impulse


From The Collaborative International Dictionary of English v.0.48:

Impulse \Im*pulse"\, v. t. [See Impel.]
   To impel; to incite. [Obs.] --Pope.
   [1913 Webster]
.

From The Collaborative International Dictionary of English v.0.48:

Impulse \Im"pulse\, n. [L. impulsus, fr. impellere. See
   Impel.]
   [1913 Webster]
   1. The act of impelling, or driving onward with sudden force;
      impulsion; especially, force so communicated as to
      produced motion suddenly, or immediately.
      [1913 Webster]

            All spontaneous animal motion is performed by
            mechanical impulse.                   --S. Clarke.
      [1913 Webster]

   2. The effect of an impelling force; motion produced by a
      sudden or momentary force.
      [1913 Webster]

   3. (Mech.) The action of a force during a very small interval
      of time; the effect of such action; as, the impulse of a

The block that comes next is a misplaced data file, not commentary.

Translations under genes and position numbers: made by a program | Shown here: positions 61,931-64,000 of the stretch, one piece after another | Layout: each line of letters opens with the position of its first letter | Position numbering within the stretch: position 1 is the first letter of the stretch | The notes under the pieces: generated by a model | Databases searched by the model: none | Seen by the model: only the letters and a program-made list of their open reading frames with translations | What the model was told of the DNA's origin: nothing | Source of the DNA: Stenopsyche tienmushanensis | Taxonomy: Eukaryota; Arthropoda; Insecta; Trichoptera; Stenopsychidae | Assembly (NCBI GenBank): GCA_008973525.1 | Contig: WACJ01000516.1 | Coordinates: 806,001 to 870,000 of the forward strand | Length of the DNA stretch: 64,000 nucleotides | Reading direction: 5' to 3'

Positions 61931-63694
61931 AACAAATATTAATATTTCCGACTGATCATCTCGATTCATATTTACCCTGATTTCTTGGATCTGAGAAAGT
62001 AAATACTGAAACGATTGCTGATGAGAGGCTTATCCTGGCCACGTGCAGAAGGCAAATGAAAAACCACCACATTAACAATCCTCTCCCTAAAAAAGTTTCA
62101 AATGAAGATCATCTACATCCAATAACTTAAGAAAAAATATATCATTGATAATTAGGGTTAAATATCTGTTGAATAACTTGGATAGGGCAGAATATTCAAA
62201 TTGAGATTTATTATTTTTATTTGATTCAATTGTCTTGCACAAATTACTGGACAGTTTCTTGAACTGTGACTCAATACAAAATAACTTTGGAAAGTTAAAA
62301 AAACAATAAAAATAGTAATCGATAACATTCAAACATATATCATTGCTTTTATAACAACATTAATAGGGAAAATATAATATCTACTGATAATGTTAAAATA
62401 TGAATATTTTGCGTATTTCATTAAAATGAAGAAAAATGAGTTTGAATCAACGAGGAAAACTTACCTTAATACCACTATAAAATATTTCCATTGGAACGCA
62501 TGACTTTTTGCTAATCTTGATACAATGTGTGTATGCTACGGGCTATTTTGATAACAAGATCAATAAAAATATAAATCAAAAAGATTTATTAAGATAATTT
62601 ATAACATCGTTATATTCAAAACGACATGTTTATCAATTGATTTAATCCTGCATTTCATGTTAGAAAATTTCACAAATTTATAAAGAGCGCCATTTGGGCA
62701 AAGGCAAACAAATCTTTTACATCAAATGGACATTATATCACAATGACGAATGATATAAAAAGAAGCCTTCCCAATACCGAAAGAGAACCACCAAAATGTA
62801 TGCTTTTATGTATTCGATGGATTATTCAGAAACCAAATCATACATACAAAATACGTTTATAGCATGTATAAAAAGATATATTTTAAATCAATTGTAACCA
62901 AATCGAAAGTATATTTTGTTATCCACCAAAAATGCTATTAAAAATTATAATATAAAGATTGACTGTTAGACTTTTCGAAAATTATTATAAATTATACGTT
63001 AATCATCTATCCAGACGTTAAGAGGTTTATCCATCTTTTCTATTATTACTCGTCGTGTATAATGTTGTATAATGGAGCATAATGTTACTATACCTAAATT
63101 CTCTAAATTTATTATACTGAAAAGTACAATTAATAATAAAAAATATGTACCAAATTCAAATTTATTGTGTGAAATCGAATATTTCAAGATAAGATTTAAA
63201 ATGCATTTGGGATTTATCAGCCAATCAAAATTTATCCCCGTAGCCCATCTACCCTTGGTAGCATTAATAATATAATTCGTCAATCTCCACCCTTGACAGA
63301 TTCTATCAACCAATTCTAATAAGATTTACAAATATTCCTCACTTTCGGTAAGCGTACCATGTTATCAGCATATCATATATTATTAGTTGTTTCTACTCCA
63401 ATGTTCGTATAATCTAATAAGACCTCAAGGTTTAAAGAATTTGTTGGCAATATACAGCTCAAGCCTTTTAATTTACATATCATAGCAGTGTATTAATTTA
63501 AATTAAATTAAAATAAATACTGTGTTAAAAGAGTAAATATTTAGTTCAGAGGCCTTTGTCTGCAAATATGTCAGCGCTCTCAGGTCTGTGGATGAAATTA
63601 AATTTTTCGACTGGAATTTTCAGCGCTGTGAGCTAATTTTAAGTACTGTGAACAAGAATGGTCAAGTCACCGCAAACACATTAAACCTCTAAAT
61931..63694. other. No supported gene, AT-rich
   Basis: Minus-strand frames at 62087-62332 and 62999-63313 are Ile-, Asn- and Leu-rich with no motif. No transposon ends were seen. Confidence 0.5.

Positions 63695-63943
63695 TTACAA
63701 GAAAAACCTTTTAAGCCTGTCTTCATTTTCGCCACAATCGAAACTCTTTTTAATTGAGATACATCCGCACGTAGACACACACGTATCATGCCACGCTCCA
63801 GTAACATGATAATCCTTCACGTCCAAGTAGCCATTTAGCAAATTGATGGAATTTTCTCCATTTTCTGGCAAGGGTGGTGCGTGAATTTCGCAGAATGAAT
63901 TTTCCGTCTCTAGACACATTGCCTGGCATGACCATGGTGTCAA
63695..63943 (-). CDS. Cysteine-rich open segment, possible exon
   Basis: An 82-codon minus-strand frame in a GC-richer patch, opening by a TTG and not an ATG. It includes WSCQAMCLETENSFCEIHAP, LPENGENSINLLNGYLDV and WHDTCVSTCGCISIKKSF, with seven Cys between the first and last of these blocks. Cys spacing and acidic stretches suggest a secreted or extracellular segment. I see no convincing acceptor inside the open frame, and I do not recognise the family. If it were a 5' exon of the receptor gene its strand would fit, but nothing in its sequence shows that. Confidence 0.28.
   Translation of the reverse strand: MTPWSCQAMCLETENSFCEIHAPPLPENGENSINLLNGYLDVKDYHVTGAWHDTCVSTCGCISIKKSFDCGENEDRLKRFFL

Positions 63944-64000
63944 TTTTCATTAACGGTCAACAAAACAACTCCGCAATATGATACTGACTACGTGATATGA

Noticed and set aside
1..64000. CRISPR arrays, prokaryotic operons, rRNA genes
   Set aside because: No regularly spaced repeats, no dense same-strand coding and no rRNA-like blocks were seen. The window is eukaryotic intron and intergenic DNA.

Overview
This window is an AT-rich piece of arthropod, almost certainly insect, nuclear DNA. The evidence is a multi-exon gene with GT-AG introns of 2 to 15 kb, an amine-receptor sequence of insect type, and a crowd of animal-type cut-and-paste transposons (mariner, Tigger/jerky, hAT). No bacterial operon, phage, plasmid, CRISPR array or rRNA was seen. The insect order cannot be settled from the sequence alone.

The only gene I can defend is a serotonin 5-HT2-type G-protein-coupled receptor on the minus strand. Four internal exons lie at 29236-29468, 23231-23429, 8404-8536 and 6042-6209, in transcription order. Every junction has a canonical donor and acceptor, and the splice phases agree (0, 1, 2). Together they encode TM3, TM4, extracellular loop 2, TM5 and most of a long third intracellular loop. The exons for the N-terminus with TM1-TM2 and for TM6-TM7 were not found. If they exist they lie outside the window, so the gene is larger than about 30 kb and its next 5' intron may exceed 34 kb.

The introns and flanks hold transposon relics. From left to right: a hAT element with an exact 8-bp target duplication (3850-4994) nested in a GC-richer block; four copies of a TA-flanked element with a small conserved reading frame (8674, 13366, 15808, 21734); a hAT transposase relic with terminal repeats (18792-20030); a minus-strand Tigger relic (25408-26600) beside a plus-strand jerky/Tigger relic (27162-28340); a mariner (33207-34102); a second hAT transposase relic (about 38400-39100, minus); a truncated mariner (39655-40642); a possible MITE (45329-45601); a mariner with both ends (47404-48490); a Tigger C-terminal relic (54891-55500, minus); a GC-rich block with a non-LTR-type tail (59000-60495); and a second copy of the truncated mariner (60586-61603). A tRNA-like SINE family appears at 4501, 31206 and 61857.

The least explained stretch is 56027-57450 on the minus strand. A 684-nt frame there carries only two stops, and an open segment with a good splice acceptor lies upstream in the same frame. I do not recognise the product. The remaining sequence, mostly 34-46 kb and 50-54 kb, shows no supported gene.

sudden blow upon a hard elastic body.
      [1913 Webster]

   4. A mental force which simply and directly urges to action;
      hasty inclination; sudden motive; momentary or transient
      influence of appetite or passion; propension; incitement;
      as, a man of good impulses; passion often gives a violent
      impulse to the will; to buy something on impulse.
      [1913 Webster +PJC]

            These were my natural impulses for the undertaking.
                                                  --Dryden.

   Syn: Force; incentive; influence; motive; feeling;
        incitement; instigation.
        [1913 Webster]
Feedback Form